Eighty-three per cent of renters have no fixed-term or are on a lease of 12 months or less, and one in five are on a “rolling” month-by-month lease. Just six per cent have a lease than runs for two years.

Half of all renters (51 per cent) have moved homes three times or more, and just under one in 10 have moved homes 11 times or more.

The survey found eight per cent of renters are currently living in properties they regard as needing “urgent repairs”, 30 per cent report requiring non-urgent repairs, and only a quarter report not having experienced any problem with their current property.

The biggest problems cited by renters were pests (27 per cent), door or windows that don’t close properly (24 per cent), peeling paint or loose tiles (22 per cent), leaks or flooding (21 per cent), mould (20 per cent) and lack of fly screens on windows (19 per cent).

Fear of retribution was widespread, with 50 per cent of renters concerned about being “black-listed” and 14 per cent saying they had not made a complaint or requested a repair for fear of adverse consequences.

“People are reluctant to complain to agents or landlords because they’re worried about rent increases or eviction,” a National Association of Tenants Organisations’ spokesman told AAP. “It’s hard to imagine a product or service this poor in any other sector.”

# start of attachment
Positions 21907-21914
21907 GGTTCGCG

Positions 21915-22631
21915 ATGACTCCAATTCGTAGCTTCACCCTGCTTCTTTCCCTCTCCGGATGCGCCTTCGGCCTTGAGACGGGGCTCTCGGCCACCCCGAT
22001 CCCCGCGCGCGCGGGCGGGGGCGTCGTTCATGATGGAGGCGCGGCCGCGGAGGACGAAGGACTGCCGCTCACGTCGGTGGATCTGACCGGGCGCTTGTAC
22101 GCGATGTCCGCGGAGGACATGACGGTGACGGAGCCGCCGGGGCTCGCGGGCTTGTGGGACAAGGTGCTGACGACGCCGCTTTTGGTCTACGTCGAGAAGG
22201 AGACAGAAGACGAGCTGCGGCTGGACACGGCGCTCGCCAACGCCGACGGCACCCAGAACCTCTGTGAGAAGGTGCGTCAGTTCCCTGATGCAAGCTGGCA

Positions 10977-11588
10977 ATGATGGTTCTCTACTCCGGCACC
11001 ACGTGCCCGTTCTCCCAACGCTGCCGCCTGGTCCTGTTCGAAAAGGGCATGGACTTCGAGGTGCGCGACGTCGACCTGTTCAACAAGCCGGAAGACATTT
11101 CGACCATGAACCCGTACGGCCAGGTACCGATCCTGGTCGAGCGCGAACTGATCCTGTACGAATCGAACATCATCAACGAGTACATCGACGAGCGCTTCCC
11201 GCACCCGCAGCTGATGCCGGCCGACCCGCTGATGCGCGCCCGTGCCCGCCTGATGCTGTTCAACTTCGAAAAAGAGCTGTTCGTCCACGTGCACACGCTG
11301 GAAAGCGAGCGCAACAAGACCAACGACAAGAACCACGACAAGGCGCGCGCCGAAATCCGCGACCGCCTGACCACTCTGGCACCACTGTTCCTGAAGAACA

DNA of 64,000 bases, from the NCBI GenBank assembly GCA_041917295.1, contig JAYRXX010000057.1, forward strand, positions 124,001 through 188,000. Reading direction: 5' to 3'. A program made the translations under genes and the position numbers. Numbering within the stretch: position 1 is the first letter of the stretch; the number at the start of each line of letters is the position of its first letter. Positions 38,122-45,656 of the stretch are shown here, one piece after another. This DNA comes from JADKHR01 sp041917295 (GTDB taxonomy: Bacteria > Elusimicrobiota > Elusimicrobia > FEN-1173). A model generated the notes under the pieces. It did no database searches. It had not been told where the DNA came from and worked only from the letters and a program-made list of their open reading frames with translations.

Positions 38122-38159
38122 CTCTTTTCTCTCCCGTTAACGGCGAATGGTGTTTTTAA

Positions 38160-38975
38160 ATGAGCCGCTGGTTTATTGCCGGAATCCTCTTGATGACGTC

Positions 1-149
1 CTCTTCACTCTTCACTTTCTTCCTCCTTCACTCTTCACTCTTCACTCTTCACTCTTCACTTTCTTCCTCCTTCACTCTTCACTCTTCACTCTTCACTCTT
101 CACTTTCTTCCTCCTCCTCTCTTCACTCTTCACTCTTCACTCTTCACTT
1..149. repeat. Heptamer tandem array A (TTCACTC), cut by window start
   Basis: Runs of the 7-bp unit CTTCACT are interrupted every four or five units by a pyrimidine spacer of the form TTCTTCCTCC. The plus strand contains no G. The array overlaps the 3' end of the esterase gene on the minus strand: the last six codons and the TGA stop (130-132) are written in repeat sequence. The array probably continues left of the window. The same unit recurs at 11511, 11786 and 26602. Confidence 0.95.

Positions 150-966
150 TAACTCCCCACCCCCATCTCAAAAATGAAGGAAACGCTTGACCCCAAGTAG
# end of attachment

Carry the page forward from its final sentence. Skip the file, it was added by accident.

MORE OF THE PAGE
Almost a quarter waited more than a week to hear back about an urgent repair request and 11 per cent copped a rent hike after asking.

The biggest reason was concern the rent would be put up (42 per cent), followed by fear of eviction (23 per cent), fear of a bad reference or black-listing (14 per cent) and fear of not getting the lease renewed (14 per cent).

“I was once told when I signed a lease that the landlord was leaving the house as it is otherwise the rent would be put up,” one respondent said.

Another said they “did not ask to get fridge or dryer replaced as that may result in eviction”, while another said they were “scared of bad reference for next rental application or agent getting spiteful and black-listing me”.

“Constantly worried that if I make a complaint we won’t be offered to rent again, we would not be able to afford to move let alone afford new rent,” one person said. Another said they feared “being kicked out later on down the track, and not working full time I don’t have enough money to get another place or anywhere to go so would be homeless”.

“I was given a notice to leave after landlord had two minor costs for maintenance. Said he would rather have no tenants,” another said.

HOW DO YOU COMPARE TO OTHER RENTERS?

- 83 per cent have no fixed-term lease or it’s less a than 12-months long

- 53 per cent of renters pay between $201 and $400/wk

- Almost half of renters in metro areas pay more than $301/wk

- The median rent price is Sydney and Melbourne is $480/wk

- 21 per cent wait at least a week to hear back about urgent repairs

- 11 per cent had a rent hike after asking for repairs

- 14 per cent are too scared to complain about something or ask for repairs

- Half feel they’re discriminated against in rental applications

(Source: Unsettled: Life in Australia’s Private Rental Market)

news.com.au/ February 16, 2017